• Panasonic Lumix GH5 II: Contrast detection with DFD, sensitive from -4 to 18EV

While both cameras feature a sensitive contrast-detection autofocus system down to -4EV, according to Panasonic, the GH6’s DFD (Depth from Defocus) technology has been updated and is 3x faster. than in previous cameras.

There’s also a new focus limiter feature that works much like the limiters sometimes found on telephoto and macro lenses. It’s accessed via the camera menu to restrict the range in which the camera will focus the lens and this could be handy for interviews and other scenarios where the AF system might otherwise get distracted by something in background.

5. Screen

(Image credit: Panasonic)

• Panasonic Lumix GH6: 3.0-inch 1.84 million-dot free-angle tilting touchscreen
• Panasonic Lumix GH5 II: 3-inch 1.84 million dot free-angle touchscreen

While the Panasonic GH5 II has a vari-angle touchscreen, the GH6 has a tilting and vari-angle screen. The tilt mechanism allows the entire variable unit to be tilted up from the camera body, then flipped to the side and rotated up or down or flipped forward without grab any cables that may be connected to the ports on the side of the camera.

6. Storage

(Image credit: Jon Devo)

• Panasonic Lumix GH6: Two slots, 1 CFexpress, 1 SD UHS-II
• Panasonic Lumix GH5 II: Two UHS-II SD card slots

In a first for a Micro Four Thirds camera, the GH6 features a CFexpress Type B card as well as a UHS-II compatible SD card slot. The CFexpress card is needed to record Apple ProRes 422 and Apple ProRes 422 HQ and at bit rates above 600 Mbps, while a fast UHS-II SD card can handle all other video at bit rates up to 600 Mbps.

7. Height and weight

• Panasonic Lumix GH6: 100.3 x 138.4 x 99.6 mm (excluding protrusions), 739 g with SD card and battery
• Panasonic Lumix GH5 II: 98.1 x 138.5 x 87.4 mm (excluding protrusions), 727 g with SD card and battery

The Panasonic GH6 and GH5 II are big cameras for their sensor size, but the GH6 is the larger of the two largely because of the extra depth provided by the fan that helps keep it cool. It’s also a bit heavier than the GH5 II and has a die-cast magnesium alloy front and rear frame.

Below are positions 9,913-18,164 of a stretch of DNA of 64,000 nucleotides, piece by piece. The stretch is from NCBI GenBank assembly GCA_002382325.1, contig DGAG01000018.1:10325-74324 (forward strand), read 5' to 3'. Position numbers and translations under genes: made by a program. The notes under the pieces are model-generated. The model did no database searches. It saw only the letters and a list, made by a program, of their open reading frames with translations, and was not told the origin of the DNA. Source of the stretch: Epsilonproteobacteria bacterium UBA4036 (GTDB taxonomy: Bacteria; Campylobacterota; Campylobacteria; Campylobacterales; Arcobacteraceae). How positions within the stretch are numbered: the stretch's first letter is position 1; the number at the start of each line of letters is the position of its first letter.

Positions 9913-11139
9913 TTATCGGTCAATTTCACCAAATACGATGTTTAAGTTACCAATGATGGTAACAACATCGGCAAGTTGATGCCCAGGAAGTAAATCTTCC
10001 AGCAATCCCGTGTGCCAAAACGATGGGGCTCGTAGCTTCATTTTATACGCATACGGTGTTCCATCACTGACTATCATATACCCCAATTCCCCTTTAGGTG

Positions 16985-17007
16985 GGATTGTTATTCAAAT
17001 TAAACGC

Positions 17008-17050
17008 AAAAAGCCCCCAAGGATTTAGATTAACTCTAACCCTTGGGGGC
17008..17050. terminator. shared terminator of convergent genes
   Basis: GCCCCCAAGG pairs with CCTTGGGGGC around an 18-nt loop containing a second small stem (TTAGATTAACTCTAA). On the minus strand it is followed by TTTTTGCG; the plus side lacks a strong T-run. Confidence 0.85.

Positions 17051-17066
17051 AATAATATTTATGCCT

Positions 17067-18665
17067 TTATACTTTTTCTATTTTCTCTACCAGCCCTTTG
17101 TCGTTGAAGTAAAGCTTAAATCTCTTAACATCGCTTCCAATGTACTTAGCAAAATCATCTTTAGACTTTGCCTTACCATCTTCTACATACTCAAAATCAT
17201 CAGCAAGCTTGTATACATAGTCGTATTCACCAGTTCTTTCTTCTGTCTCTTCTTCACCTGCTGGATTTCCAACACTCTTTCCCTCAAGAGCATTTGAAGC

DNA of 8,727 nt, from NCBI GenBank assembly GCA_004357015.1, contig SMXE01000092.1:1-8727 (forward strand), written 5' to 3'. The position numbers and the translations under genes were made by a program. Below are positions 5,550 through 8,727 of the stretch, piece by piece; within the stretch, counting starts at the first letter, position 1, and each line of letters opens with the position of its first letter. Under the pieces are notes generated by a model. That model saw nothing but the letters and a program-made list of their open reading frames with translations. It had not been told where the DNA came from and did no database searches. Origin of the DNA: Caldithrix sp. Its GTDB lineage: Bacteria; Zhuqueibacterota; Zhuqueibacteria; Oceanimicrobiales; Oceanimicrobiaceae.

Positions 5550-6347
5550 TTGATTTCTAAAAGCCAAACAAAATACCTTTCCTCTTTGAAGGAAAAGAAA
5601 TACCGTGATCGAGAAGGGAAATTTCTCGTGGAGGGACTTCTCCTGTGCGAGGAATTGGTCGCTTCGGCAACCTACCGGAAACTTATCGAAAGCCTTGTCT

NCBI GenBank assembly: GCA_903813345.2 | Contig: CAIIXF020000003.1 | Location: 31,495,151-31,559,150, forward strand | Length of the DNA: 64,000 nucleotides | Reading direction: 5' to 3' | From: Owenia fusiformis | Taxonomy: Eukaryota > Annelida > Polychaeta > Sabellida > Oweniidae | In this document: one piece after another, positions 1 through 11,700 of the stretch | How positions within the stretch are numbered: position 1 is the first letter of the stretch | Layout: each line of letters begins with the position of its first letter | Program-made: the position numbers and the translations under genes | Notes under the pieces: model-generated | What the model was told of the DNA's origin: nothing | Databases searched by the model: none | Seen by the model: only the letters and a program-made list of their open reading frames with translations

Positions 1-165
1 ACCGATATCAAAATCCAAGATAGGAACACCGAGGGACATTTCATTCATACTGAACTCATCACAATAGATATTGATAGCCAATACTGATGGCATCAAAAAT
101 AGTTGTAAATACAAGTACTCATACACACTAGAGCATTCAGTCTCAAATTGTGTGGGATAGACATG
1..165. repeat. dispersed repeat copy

Both cameras are weatherproof.

8. Stabilization

• Panasonic Lumix GH6: Dual 5-axis IS giving up to 7.5 EV of shutter speed compensation
• Panasonic Lumix GH5 II: Dual 5-axis IS giving up to 6.5EV of shutter speed compensation

The inclusion of a new 5-axis gyro sensor in the GH6 and a new stabilization algorithm allows the GH6 to offer 1 stop more shutter speed compensation than the GH5 II. In addition to physical stabilization, both cameras have digital stabilization which crops the image a bit but extends the range of stabilization available in video mode.

Panasonic GH6 vs. GH5 II: conclusions

Panasonic Lumix GH6 versus GH5 II

(Image credit: Panasonic)

The Panasonic Lumix GH5 II offers an impressive array of features, but it’s built for avid content creators, YouTubers and avid videographers. The GH6 goes one step further with an even wider range of video features, including the ability to shoot in Apple ProRes Apple ProRes 422 and Apple ProRes 422 HQ, and with Apple ProRes RAW to come.

The GH6 lacks the GH5 II’s built-in ability to stream live via wired or wireless connection to a router or smartphone running the Lumix Sync app, but it can shoot in V-Log and with Dynamic Range Boost. active, it can record over 13 stops of dynamic range, making it an attractive option for filmmakers looking for a small camera or on a budget.